• allow poor countries to adopt climate-friendly technology without Intellectual Property restrictions;
  • convincingly incorporate and cut military, maritime and air-transport sectoral emissions (three areas long considered by imperialist powers as illegitimate for regulation); and
  • compel fossil fuel owners to cease new exploration (and most current extraction) and simultaneously revalue their ‘unburnable carbon’ as ‘stranded assets’ accordingly (instead of allowing an extremely chaotic global commodity market and unreliable fossil financiers to bear this burden).

Essentially, what Patrick Bond and other Climate Justice proponents argue is that the Paris Accords are largely a market based solution to the Climate Crisis. 

In addition, one thing that is problematic about the Paris Accords is that the agreement was created without consulting frontline communities in the fight for Climate Justice, particularly indigenous community and groups like the Indigenous Environmental Network, which made the following statement about the Biden Administration’s decision to rejoin the Paris Accords:

“We stand by our principles that such justice on these stolen lands cannot be achieved through market-based solutions, unproven technologies and approaches that do not cut emissions at source. Climate justice is going beyond the status quo and truly confronting systemic inequities and colonialism within our society.”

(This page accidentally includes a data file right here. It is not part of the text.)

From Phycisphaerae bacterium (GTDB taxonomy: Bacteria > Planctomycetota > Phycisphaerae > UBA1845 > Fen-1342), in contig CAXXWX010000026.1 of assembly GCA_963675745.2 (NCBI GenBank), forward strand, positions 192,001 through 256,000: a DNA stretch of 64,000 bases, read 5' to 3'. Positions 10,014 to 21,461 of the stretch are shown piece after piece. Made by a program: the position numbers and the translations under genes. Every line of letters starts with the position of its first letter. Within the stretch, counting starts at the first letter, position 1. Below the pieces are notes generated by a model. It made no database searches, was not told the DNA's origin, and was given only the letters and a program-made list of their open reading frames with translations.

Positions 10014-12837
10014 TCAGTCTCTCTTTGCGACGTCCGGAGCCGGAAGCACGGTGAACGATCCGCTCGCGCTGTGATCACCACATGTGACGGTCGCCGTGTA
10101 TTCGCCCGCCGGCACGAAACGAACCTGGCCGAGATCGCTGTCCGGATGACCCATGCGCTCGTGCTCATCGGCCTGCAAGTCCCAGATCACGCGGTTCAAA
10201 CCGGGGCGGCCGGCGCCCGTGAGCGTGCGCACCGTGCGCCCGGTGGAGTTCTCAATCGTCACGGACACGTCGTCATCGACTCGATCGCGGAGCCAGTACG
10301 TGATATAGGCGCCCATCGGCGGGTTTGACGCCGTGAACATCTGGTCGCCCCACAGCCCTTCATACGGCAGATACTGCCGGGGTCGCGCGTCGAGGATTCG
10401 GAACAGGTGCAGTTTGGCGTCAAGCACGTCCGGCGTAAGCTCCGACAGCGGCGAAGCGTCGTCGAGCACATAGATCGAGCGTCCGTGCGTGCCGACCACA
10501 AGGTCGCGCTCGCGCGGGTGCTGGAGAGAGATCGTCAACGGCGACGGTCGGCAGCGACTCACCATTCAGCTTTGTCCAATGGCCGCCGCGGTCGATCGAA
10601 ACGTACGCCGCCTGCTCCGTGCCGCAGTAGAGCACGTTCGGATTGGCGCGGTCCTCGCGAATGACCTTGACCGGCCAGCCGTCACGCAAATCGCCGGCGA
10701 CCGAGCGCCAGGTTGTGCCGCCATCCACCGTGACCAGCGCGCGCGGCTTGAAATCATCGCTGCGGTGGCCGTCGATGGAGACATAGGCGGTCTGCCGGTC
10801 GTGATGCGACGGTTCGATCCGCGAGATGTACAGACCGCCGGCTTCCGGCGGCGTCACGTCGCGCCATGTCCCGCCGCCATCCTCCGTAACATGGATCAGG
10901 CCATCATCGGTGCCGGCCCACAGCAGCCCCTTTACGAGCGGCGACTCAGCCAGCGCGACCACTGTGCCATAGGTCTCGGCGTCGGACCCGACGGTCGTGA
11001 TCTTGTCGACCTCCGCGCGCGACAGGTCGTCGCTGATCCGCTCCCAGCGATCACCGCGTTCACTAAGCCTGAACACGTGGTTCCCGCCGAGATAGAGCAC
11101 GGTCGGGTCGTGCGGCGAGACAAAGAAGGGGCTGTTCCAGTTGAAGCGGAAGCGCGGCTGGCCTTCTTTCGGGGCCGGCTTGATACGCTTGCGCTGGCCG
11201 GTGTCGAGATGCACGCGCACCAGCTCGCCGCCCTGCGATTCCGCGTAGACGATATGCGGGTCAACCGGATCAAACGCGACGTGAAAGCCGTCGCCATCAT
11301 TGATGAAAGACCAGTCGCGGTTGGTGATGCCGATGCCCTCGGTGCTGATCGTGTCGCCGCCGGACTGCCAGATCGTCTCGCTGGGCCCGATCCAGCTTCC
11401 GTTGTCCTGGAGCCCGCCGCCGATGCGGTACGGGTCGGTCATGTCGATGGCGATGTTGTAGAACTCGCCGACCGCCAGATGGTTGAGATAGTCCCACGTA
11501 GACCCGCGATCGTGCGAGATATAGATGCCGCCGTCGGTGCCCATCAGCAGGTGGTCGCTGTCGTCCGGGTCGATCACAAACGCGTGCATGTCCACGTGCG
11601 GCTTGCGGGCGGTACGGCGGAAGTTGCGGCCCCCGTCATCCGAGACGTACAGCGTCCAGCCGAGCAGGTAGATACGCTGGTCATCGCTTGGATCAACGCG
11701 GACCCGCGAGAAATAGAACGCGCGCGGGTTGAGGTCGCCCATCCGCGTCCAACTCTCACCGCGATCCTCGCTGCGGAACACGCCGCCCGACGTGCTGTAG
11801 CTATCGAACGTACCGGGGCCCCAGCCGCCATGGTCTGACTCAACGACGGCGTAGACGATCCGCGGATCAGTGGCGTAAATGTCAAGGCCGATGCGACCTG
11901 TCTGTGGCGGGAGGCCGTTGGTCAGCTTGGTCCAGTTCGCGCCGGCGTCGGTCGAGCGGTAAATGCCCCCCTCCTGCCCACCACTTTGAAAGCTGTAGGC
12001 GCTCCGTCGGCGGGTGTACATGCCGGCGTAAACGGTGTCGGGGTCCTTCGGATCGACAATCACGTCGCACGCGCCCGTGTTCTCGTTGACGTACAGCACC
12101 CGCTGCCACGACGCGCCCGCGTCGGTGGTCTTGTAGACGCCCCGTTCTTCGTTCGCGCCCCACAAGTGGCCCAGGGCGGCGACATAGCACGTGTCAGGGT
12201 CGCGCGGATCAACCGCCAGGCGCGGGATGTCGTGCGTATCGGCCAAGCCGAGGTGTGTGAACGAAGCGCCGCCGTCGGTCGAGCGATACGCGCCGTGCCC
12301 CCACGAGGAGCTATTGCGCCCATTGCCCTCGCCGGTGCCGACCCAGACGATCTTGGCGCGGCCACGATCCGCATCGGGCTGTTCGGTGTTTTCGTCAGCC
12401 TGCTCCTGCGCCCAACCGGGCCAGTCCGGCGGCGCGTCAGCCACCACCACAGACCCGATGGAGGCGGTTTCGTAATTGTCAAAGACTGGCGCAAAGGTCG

Frontline Climate Justice groups have been making these kinds of statements for several decades and they have consistently been against the Paris Accords because it isn’t a strong enough framework to fight the Climate Crisis. What follows is their assessment of the Paris Accords back in 2015:

The Paris Climate Agreement of December 2015 is a dangerous distraction that threatens all of us. Marked by the heavy influence of the fossil fuel industry, the deal reached at the United Nations Framework Convention on Climate Change (UNFCCC) never mentions the need to curb extractive energy, and sets goals far below those needed to avert a global catastrophe. The agreement signed by 196 countries does acknowledge the global urgency of the climate crisis, and reflects the strength of the climate movement. But the accord that came out of the UNFCC’s 21st Conference of Parties (COP21) ignores the roots of the crisis, and the very people who have the experience and determination to solve it.

Our analysis of the Paris Agreement echoes critiques from social movements around the world, led by those most impacted by both climate disruption and the false promises that governments and corporate interests promote in its wake.  In order to effectively develop and support our next organizing steps, we must have a clear and honest understanding of the challenges and conditions we are facing. We have five core concerns with the content of the Paris Agreement:

The Agreement relies  on voluntary versus mandatory emission cuts  that do not meet targets scientists say are necessary to avoid  climate catastrophe.

The Agreement advances pollution trading  mechanisms that allow polluters to purchase “offsets” and continue extremely dangerous levels of emissions.

The Agreement relies  on dirty energies and false  promises including hydraulic  fracturing  (fracking), nuclear  power, agro-fuels, carbon  capture and sequestration and other  technological proposals that pose serious ecological risks.

The operating text  of the Agreement omits any mention of human rights  or the rights  of Indigenous Peoples and women.

The Agreement weakens or strips  the rights  of reparations owed to the Global South by the Global North.

Again, we cannot be content with just returning to the business as usual norm. We really need to listen to those on the frontlines of the Climate Justice Movement!